Why will Enrico Fermi’s name be always remembered?

Enrico Fermi, an Italian physicist is remembered as the architect of the nuclear as the architect of the nuclear age.

    Fermi discovered that uranium neutrons could be used to split other uranium atoms off a chain reaction that would release enormous amounts of energy.

   In 1938, Fermi received the Nobel Prize in physics for his work on induced radioactivity by neutron bombardment and the discovery of transuranic elements.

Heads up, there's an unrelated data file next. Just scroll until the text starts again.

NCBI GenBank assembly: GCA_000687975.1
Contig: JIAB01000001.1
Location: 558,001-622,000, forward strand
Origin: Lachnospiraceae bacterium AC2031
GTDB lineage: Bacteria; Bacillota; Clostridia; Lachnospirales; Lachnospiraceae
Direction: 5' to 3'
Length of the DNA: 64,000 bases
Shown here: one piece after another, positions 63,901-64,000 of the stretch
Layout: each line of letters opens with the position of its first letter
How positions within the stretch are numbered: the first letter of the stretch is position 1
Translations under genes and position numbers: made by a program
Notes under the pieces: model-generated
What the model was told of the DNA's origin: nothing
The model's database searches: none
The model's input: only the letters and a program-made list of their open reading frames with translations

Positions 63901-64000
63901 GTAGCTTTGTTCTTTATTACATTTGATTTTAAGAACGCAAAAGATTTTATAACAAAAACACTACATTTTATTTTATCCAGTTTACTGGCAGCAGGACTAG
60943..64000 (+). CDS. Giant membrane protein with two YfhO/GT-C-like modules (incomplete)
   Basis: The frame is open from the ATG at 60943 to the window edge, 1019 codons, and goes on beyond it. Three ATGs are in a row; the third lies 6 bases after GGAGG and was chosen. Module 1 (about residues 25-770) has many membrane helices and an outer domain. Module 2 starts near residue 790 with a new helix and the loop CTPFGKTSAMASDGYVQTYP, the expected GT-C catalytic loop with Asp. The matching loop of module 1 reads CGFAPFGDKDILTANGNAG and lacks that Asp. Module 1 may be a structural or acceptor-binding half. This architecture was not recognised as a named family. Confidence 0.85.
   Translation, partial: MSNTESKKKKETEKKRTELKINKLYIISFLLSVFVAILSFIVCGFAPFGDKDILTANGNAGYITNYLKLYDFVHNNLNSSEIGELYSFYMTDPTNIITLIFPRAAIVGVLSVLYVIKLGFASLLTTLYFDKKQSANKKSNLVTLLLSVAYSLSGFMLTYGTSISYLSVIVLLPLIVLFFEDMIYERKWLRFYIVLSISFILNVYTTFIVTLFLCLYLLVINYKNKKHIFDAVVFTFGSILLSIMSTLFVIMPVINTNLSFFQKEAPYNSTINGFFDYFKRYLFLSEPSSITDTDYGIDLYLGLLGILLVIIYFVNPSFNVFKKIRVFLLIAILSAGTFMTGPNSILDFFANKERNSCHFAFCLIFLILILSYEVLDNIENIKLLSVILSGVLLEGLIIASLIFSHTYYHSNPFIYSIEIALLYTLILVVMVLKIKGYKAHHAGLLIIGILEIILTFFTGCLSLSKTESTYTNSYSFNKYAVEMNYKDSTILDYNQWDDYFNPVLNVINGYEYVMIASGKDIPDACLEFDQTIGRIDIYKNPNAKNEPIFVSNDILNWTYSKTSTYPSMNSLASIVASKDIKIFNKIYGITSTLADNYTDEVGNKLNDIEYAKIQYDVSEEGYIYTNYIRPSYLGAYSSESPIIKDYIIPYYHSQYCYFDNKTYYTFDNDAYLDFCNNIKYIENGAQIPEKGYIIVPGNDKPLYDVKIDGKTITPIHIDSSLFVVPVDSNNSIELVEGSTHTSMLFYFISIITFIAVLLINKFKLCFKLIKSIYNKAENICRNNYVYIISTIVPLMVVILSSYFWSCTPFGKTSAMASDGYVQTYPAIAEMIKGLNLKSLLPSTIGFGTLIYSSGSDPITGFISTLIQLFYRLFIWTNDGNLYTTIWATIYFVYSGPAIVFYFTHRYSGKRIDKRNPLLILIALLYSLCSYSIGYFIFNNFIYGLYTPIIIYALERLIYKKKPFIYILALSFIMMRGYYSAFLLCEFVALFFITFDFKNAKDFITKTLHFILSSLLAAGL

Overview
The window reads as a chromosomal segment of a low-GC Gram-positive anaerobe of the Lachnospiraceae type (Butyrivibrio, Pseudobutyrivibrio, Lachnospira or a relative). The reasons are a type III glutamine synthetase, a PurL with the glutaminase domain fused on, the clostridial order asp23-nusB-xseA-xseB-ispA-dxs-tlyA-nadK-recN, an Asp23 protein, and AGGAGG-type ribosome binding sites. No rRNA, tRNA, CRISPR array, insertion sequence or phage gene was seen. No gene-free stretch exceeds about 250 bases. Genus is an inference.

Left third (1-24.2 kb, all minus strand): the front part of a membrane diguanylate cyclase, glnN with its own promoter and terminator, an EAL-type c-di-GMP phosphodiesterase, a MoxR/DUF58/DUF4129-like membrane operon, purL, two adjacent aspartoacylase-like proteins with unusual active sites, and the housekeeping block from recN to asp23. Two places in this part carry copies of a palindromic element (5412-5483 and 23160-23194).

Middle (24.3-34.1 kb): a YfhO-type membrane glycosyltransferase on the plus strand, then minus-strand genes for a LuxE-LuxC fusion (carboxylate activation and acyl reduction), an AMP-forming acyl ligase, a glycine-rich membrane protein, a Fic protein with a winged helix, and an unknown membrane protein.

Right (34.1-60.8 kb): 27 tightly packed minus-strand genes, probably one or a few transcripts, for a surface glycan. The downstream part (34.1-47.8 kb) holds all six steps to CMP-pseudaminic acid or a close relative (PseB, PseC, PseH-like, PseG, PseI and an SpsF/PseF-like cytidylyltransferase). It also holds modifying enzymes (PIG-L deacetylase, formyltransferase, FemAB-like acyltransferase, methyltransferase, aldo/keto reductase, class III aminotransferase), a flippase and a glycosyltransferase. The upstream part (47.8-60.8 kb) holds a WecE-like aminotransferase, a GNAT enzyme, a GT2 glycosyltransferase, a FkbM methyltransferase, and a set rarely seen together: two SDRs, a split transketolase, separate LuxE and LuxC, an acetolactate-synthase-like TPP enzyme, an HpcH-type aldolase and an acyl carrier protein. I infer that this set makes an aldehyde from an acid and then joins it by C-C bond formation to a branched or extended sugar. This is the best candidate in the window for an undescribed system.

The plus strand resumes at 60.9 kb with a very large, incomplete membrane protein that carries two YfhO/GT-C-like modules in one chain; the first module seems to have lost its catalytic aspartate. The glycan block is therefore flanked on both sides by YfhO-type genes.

His experiments led to the first controlled nuclear chain reaction in Chicago, on December 2nd, 1942. Subsequently, during World War II, Fermi became one of the principal leaders on the Manhattan Project, which focused on the development of the atomic bomb.

  Fermi was also deeply interested in high-energy physics, and led investigations into the origin of cosmic rays, and theories on the fantastic energies present in cosmic ray particles. Element 100, fermium, is named in his honour.